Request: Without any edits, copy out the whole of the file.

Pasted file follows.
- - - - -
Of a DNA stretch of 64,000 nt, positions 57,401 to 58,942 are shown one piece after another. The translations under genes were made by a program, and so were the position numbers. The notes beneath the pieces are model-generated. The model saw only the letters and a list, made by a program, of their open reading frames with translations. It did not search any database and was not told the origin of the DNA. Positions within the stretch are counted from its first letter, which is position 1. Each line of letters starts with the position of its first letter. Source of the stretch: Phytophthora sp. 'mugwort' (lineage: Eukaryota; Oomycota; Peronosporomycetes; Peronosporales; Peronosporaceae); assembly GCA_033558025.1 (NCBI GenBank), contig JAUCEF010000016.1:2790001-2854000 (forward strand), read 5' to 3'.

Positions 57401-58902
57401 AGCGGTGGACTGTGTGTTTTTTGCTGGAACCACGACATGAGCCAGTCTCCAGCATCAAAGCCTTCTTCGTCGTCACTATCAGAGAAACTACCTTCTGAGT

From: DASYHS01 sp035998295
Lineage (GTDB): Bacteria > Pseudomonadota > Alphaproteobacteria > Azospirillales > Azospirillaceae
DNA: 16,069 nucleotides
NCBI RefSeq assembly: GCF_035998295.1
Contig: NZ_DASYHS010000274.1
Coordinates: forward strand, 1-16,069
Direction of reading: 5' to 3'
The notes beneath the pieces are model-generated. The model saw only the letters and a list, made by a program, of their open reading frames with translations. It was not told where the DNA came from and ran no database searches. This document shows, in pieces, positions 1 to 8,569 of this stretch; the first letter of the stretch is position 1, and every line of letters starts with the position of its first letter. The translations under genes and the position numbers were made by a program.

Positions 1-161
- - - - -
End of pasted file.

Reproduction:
Of a DNA stretch of 64,000 nt, positions 57,401 to 58,942 are shown one piece after another. The translations under genes were made by a program, and so were the position numbers. The notes beneath the pieces are model-generated. The model saw only the letters and a list, made by a program, of their open reading frames with translations. It did not search any database and was not told the origin of the DNA. Positions within the stretch are counted from its first letter, which is position 1. Each line of letters starts with the position of its first letter. Source of the stretch: Phytophthora sp. 'mugwort' (lineage: Eukaryota; Oomycota; Peronosporomycetes; Peronosporales; Peronosporaceae); assembly GCA_033558025.1 (NCBI GenBank), contig JAUCEF010000016.1:2790001-2854000 (forward strand), read 5' to 3'.

Positions 57401-58902
57401 AGCGGTGGACTGTGTGTTTTTTGCTGGAACCACGACATGAGCCAGTCTCCAGCATCAAAGCCTTCTTCGTCGTCACTATCAGAGAAACTACCTTCTGAGT

From: DASYHS01 sp035998295
Lineage (GTDB): Bacteria > Pseudomonadota > Alphaproteobacteria > Azospirillales > Azospirillaceae
DNA: 16,069 nucleotides
NCBI RefSeq assembly: GCF_035998295.1
Contig: NZ_DASYHS010000274.1
Coordinates: forward strand, 1-16,069
Direction of reading: 5' to 3'
The notes beneath the pieces are model-generated. The model saw only the letters and a list, made by a program, of their open reading frames with translations. It was not told where the DNA came from and ran no database searches. This document shows, in pieces, positions 1 to 8,569 of this stretch; the first letter of the stretch is position 1, and every line of letters starts with the position of its first letter. The translations under genes and the position numbers were made by a program.

Positions 1-161